Over the next few years, .com, .net and the other domains business and consumers have come to rely on will be joined by thousands of new domain name extensions. What exactly do these domain extensions – known as new gTLDs (generic Top Level Domains) — mean for your business?
Your company’s domain name is central to your online presence and one of your strongest marketing assets so it’s important to know exactly how these new options could impact your online marketing, and your brand.
The new naming options are quite broad, ranging from .bike and .photography to .services and .vegas. The still-evolving environment around new gTLDs creates some uncertainty about if and how to use these new extensions.
As with any major business decision that affects your brand, your sales, or your customers, deciding how to best represent your business online often means asking thoughtful questions.
1. How will my customers respond?
When it comes to your website, make sure your customers feel that they can trust your site, aren’t confused about your Web address, and won’t wonder if they’ve reached the right business.
A recent SCORE and Verisign survey found that 81% of website owners believed new gTLDs will be confusing to their customers and Internet users. As the expansion of gTLDs brings about a massive range of new – and often similar – domain extensions, it increases the likelihood that consumers will be unsure which new gTLD extensions are correct.
For example: Will a pizza shop in New York choose JoesPizza.NYC, JoesNYC.pizza, JoesPizza.Menu, JoesPizza.Restaurant or one of the other applicable combinations? What happens if the shop’s owner registers one and someone else registers the other? How will customers know which domain is correct? For the customer, the sheer number of potential options to reach Joe’s pizza could be overwhelming, and potentially prohibitive to remembering the correct Web address for Joe’s Pizza.
It continues to be a prudent move to watch for these new gTLDs to achieve an established positive track record of consumer recognition and operational performance before considering any of them good candidates for your business’s primary domain. If you want to pursue new gTLDs now, start by finding a couple that are logical for your business and register them to complement your existing name as redirects to your current website.
2. How will search results be impacted?
In the current online environment, everything is about search. If a website does not have a high search engine ranking, it can be hard for any company – especially small and medium-sized businesses – to conduct business online.
The influx of new gTLDs in the market leaves online businesses and consumers uncertain of how search engines will handle these new domains. There’s no evidence to suggest that new gTLDs will improve search rankings, and serious concerns remain about the potential negative consequences of rebranding.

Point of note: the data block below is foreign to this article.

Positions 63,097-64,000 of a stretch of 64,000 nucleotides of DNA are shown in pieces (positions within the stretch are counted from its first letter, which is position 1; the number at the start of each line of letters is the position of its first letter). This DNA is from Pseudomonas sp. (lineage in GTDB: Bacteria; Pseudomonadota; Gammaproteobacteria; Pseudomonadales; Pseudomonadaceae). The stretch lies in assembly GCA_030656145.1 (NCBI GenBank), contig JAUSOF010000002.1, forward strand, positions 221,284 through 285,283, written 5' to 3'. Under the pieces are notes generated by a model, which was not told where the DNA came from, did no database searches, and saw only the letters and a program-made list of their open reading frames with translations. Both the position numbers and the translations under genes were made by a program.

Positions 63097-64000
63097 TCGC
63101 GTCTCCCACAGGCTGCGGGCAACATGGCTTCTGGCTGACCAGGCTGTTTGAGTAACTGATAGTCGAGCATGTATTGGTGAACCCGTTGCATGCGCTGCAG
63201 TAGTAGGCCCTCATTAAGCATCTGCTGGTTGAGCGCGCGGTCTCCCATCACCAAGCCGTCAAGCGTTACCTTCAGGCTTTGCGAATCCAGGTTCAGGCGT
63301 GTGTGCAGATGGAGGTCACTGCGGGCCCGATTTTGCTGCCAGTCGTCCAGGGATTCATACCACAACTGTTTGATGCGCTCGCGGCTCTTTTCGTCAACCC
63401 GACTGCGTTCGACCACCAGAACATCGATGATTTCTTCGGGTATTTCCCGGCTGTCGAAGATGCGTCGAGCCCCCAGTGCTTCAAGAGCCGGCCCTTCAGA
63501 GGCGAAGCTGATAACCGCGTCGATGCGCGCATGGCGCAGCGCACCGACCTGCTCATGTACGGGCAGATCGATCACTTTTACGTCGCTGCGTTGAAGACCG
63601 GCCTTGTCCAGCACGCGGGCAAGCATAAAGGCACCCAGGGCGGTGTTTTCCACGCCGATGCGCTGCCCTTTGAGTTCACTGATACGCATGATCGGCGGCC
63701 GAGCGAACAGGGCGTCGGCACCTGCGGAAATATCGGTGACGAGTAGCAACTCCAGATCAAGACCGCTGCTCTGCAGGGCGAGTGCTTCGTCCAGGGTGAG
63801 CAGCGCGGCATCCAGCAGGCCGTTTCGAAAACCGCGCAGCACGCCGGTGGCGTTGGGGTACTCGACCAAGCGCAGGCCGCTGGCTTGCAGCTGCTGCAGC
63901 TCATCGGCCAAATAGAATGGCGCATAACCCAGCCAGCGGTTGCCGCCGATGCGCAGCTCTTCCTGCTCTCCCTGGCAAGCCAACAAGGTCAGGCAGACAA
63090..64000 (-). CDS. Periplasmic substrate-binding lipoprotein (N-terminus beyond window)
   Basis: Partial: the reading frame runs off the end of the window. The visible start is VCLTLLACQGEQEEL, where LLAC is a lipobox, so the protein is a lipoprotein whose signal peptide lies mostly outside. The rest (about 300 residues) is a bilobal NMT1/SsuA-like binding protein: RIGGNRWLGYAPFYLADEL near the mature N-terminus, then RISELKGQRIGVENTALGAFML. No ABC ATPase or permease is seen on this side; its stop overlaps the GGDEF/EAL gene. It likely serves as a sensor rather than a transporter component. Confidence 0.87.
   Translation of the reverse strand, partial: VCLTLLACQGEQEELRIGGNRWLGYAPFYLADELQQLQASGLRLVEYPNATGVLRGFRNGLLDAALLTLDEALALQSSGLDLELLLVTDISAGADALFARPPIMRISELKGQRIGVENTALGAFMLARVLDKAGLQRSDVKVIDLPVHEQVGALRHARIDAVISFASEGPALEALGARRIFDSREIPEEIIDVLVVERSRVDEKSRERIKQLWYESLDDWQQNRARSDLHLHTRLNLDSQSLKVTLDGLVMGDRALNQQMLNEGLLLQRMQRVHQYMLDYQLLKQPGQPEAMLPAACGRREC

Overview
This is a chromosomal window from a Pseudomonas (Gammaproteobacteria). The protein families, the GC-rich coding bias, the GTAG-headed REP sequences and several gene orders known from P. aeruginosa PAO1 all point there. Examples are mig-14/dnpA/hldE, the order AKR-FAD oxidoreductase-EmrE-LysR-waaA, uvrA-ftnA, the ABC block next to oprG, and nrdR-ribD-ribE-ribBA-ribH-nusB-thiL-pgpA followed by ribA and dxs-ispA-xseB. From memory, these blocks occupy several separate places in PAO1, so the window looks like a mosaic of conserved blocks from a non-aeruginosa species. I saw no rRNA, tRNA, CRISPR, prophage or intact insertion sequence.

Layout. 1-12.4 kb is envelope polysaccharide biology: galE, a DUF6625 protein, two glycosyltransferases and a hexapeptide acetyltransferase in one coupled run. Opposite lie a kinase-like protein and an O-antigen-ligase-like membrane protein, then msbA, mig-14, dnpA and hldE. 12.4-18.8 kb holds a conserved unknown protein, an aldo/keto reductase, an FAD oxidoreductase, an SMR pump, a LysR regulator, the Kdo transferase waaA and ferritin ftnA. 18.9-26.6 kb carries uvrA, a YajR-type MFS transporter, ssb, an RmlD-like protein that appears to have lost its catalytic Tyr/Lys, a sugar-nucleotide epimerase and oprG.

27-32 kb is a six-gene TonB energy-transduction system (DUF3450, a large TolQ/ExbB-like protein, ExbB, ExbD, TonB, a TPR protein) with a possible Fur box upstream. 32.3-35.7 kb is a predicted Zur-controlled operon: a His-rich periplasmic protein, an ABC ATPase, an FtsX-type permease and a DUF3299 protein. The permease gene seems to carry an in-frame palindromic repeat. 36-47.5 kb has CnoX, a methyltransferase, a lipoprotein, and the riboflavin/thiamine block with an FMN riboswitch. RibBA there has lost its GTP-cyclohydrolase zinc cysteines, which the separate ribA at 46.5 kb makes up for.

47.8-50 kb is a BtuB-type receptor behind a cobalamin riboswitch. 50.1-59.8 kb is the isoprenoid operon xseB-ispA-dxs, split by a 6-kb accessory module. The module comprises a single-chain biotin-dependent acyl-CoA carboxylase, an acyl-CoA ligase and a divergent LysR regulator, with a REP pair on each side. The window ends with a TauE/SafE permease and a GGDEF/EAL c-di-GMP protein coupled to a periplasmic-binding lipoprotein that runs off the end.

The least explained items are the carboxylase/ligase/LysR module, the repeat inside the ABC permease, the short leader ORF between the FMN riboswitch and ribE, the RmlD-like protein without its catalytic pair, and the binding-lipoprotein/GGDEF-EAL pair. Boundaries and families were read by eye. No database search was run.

Your SEO strategy is an investment, possibly involving several years spent creating content, generating backlinks and optimizing your website. Consider the impact and potential pitfalls of rebuilding your website on a new domain name, with the understanding that the SEO equity you’ve built may not necessarily transfer automatically or easily. If you decide that new gTLDs are a fit, consider keeping your website on at its current web address, and redirect your new domains to your website to protect your original website’s history and its SEO value.
3. Are new gTLDs worth the potential costs?
Price-wise, not all TLDs are created equal. At this stage, the costs of many new gTLDs appear to be inflated – and depending on the specific domain, could cost significantly more than established TLDs such as .com and .net. For most businesses, combining the cost with uncertainty around the overall viability of new gTLDs, could make it challenging to justify the investment.
4. Are new gTLDs stable and reliable?
The new gTLD expansion will introduce new domains and new domain name operators that are unproven in terms of their reliability, and which may be more likely to experience downtime or outages due to cyber-attacks, technical issues or other factors.
Businesses need to know the track record of the companies behind their TLD and have confidence that they are conducting their daily business operations on a secure and stable infrastructure at all times. No matter what domain you choose, make sure it’s backed by a reputable operator that values its customers and has invested in its infrastructure for future success. For instance Verisign, who has been operating .com and .net with 100% reliability for more than15 years, will provide the back-end operational services for some of the new gTLDs. Only those new gTLDs operated by Verisign will display “powered by Verisign”.
New gTLDs may present an opportunity for businesses and individuals, but just like with any new technology, there will be growing pains. Until evidence proves otherwise, established TLDs, like those powered by Verisign, are still the most trusted, reliable and effective investment for a primary online presence, based on all of the most critical criteria: the ability to find and serve customers, security, cost and ROI.
For tips on how to choose a great domain name, click here.